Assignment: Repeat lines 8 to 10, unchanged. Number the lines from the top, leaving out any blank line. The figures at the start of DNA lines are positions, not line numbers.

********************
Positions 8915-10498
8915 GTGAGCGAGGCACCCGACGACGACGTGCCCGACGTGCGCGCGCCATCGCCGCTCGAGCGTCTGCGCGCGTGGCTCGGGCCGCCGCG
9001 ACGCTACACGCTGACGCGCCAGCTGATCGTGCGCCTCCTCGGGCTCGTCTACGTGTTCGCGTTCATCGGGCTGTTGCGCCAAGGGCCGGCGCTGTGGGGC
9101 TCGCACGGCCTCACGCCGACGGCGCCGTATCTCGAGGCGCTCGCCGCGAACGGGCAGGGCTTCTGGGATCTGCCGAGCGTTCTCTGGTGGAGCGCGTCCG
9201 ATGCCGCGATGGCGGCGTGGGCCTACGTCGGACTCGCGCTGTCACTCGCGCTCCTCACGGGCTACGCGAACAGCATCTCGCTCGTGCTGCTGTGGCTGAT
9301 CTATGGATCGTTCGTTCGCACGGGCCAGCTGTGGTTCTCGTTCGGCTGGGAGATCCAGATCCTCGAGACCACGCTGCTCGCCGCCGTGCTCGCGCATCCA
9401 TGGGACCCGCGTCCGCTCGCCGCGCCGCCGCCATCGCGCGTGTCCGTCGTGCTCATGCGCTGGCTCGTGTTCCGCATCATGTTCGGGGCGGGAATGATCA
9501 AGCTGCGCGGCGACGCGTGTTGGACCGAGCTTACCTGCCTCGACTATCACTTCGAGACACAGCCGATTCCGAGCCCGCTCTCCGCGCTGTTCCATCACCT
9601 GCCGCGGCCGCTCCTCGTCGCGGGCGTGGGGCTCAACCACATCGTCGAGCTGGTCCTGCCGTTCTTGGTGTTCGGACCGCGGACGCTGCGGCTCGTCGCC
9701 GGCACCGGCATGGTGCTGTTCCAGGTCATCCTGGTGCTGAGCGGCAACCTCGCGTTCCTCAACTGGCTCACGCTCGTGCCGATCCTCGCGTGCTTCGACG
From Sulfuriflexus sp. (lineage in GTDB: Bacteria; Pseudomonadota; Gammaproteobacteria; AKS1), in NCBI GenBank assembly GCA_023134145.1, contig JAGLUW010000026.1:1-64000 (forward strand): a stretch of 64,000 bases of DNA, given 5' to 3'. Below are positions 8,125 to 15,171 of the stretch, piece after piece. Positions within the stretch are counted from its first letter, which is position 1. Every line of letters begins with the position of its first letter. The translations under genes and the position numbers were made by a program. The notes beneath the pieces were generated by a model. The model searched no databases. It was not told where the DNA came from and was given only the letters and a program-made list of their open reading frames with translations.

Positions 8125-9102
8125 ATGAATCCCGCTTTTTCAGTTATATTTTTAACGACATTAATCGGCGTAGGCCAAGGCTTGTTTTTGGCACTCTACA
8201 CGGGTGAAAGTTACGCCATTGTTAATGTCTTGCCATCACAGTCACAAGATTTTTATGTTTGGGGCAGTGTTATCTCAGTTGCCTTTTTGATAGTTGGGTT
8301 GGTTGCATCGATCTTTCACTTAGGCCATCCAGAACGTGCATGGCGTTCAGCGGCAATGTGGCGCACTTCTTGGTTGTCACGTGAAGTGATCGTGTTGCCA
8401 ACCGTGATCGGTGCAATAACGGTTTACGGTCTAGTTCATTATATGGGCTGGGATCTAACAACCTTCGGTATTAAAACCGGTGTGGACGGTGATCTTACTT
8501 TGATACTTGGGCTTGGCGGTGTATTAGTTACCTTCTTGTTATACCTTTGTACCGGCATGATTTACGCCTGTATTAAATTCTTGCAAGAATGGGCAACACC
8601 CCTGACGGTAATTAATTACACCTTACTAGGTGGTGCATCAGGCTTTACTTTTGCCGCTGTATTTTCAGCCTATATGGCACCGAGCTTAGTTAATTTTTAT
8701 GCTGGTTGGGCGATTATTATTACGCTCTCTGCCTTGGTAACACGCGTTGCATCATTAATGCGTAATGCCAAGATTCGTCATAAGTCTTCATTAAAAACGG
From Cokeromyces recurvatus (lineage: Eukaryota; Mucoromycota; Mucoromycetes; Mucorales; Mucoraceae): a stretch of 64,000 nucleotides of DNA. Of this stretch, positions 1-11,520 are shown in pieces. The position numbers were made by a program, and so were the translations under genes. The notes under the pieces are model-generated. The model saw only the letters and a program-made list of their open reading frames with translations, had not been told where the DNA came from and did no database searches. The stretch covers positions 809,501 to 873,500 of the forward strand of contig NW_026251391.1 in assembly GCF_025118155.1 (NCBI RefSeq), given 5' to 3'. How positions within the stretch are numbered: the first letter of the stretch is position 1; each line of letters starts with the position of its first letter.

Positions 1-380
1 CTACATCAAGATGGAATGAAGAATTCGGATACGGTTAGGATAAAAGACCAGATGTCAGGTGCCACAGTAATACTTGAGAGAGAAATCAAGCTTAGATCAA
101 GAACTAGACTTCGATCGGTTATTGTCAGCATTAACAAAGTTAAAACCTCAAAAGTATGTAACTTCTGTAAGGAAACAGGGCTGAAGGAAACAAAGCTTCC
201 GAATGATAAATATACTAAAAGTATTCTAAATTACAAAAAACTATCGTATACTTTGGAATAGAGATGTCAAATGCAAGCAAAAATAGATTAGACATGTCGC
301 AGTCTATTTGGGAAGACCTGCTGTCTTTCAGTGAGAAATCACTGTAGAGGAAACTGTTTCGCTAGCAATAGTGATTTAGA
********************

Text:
9501 AGCTGCGCGGCGACGCGTGTTGGACCGAGCTTACCTGCCTCGACTATCACTTCGAGACACAGCCGATTCCGAGCCCGCTCTCCGCGCTGTTCCATCACCT
9601 GCCGCGGCCGCTCCTCGTCGCGGGCGTGGGGCTCAACCACATCGTCGAGCTGGTCCTGCCGTTCTTGGTGTTCGGACCGCGGACGCTGCGGCTCGTCGCC
9701 GGCACCGGCATGGTGCTGTTCCAGGTCATCCTGGTGCTGAGCGGCAACCTCGCGTTCCTCAACTGGCTCACGCTCGTGCCGATCCTCGCGTGCTTCGACG